Antiquities from Saudi Arabia displayed at Carnegie Museum

Text 2013 by J. Pint; Photos
by their authors, as indicated

Photo Gallery

Golden Mask. Model: Susy Pint. Photo by J. Pint
In 1998, near the ancient city of Thaj, Saudi archaeologists found a burial chamber of a little girl (about six years old)  The girl's face was covered with a golden funerary mask. On her neck lay two gold necklaces with rubies, pearls and turquoise and a third necklace of eighteen gold beads... More. Photo by J. Pint 

“It is truly an awe-inspiring exhibit!”
Simin Yazdgerdi Curtis
President & CEO
American Middle East Institute
Pittsburgh, Pennsylvania, USA

HRH Prince Sultan bin Salman al Saud. Photo by J. Pint

Saudi Arabia’s Prince Sultan Bin Salman al Saud speaking at the inauguration of the Roads of Arabia archaeological exhibition. The Prince heads the Saudi Tourism Commission and made history as a crew member of the Space Shuttle Discovery, June 17 to June 24, 1985. Photo by J. Pint.

Stele from Roads of Arabia Exhbition

An anthropomorphic, stylized stele (vertical slab of stone) about 6,000 years old, found in northern Saudi Arabia.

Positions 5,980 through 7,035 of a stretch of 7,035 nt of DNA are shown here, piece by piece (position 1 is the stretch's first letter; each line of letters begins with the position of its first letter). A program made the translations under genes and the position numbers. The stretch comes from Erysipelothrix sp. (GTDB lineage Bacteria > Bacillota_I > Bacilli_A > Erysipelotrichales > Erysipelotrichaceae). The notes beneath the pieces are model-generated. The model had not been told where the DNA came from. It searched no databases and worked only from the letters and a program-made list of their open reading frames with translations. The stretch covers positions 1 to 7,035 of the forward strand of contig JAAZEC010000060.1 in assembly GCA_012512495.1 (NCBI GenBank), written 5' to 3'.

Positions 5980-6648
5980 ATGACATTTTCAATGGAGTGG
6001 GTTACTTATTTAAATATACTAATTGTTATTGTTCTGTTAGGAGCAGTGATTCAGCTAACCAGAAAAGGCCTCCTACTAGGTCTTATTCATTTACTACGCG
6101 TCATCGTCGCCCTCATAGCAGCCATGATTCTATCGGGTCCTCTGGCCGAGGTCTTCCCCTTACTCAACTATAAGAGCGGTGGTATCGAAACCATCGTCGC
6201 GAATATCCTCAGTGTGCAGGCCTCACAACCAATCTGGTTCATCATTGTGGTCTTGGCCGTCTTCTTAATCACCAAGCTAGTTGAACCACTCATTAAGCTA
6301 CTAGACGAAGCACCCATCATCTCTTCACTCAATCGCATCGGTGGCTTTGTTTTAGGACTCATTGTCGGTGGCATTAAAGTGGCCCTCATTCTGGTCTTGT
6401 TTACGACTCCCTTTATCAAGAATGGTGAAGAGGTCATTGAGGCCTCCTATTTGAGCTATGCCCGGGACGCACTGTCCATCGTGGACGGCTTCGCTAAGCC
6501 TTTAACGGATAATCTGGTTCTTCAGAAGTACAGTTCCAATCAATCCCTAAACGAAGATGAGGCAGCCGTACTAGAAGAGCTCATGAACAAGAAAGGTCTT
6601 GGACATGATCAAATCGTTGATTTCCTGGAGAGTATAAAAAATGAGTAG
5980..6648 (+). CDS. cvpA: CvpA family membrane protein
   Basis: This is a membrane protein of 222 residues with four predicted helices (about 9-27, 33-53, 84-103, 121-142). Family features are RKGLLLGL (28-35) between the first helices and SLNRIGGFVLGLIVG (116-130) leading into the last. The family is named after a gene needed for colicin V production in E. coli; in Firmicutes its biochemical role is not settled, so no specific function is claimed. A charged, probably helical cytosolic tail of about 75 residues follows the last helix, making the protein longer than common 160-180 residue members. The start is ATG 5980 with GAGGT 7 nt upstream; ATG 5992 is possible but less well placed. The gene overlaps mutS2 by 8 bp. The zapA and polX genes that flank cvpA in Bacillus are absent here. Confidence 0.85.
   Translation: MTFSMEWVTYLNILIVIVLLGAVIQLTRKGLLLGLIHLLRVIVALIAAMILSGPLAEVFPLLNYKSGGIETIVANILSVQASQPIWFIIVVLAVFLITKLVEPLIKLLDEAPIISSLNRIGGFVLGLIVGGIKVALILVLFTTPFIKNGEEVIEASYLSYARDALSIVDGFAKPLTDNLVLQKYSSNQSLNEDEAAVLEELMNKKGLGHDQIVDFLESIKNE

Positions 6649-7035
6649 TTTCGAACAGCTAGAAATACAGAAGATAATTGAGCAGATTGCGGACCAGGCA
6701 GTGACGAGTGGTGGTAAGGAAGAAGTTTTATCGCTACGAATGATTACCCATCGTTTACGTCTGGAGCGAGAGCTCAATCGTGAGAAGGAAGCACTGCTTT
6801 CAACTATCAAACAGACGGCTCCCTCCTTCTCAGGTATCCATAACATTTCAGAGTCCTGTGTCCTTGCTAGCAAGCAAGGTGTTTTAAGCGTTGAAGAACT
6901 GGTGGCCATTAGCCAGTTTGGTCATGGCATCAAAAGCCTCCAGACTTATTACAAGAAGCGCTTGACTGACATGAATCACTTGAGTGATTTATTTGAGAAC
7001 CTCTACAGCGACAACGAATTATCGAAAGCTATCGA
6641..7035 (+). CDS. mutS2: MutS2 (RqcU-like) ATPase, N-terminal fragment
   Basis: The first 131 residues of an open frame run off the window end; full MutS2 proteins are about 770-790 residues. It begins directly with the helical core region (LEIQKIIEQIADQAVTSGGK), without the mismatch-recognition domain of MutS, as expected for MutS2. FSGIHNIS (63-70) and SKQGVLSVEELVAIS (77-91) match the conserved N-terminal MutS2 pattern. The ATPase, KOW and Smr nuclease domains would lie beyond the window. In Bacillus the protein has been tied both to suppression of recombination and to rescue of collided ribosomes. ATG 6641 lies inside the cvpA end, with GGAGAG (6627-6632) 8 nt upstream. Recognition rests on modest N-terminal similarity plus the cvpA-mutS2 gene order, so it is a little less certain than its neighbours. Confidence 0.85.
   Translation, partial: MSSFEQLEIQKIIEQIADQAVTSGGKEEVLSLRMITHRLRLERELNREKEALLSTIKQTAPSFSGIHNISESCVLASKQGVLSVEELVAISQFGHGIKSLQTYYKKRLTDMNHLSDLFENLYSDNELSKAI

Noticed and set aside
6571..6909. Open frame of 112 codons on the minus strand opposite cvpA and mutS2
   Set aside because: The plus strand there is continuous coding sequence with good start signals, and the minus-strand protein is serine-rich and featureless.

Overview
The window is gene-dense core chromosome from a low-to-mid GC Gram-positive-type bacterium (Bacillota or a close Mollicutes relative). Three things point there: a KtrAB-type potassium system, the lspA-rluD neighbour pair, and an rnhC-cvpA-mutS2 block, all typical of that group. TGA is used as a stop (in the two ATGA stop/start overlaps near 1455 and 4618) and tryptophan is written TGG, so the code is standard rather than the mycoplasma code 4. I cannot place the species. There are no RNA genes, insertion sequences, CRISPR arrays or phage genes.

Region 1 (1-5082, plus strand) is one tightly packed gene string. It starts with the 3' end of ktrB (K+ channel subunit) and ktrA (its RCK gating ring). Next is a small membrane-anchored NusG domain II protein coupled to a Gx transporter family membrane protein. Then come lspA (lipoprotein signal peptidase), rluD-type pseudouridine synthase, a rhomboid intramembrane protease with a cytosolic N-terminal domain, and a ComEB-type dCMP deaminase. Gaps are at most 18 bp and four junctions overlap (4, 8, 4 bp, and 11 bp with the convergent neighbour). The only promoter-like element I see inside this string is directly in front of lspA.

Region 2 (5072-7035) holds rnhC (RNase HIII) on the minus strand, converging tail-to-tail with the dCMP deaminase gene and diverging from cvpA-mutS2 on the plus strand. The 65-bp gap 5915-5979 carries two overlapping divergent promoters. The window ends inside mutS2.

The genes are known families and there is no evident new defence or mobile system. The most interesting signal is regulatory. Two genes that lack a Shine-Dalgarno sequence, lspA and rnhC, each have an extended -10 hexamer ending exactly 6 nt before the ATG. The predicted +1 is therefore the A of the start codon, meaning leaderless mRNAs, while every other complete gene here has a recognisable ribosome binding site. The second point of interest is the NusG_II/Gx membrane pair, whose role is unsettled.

Exhibition image,“Roads of Arabia: Archaeology and History of the Kingdom of Saudi Arabia,” Arthur M. Sackler Gallery, Smithsonian. Photo by John Tsantes.

Lioness with baby. Photo by J. Pint

Lihyanite sandstone panel showing a lioness suckling her young.  Al 'Ula, 6th to 4th  Century B.C.  Photo by J. Pint

Coffee served in the Saudi Arabian tradition

Coffee served Saudi style, in a tiny cup and well flavored with cardomom.  Photo by J. Pint

Oven tomb. Photo by J. Pint

Al 'Ula, seen from within an "oven tomb."  Photo by J. Pint

Naturally mummified red fox. Photo by J. Pint
This naturally mummified Arabian Red Fox was found in a cave near Riyadh and was carbon dated at about 2000 years before present.  Saudi Arabia’s many caves have not yet been investigated by archaeologists, suggesting that many new discoveries have yet to be made.

Throwing sticks found in Saudi cave. Photo by J. Pint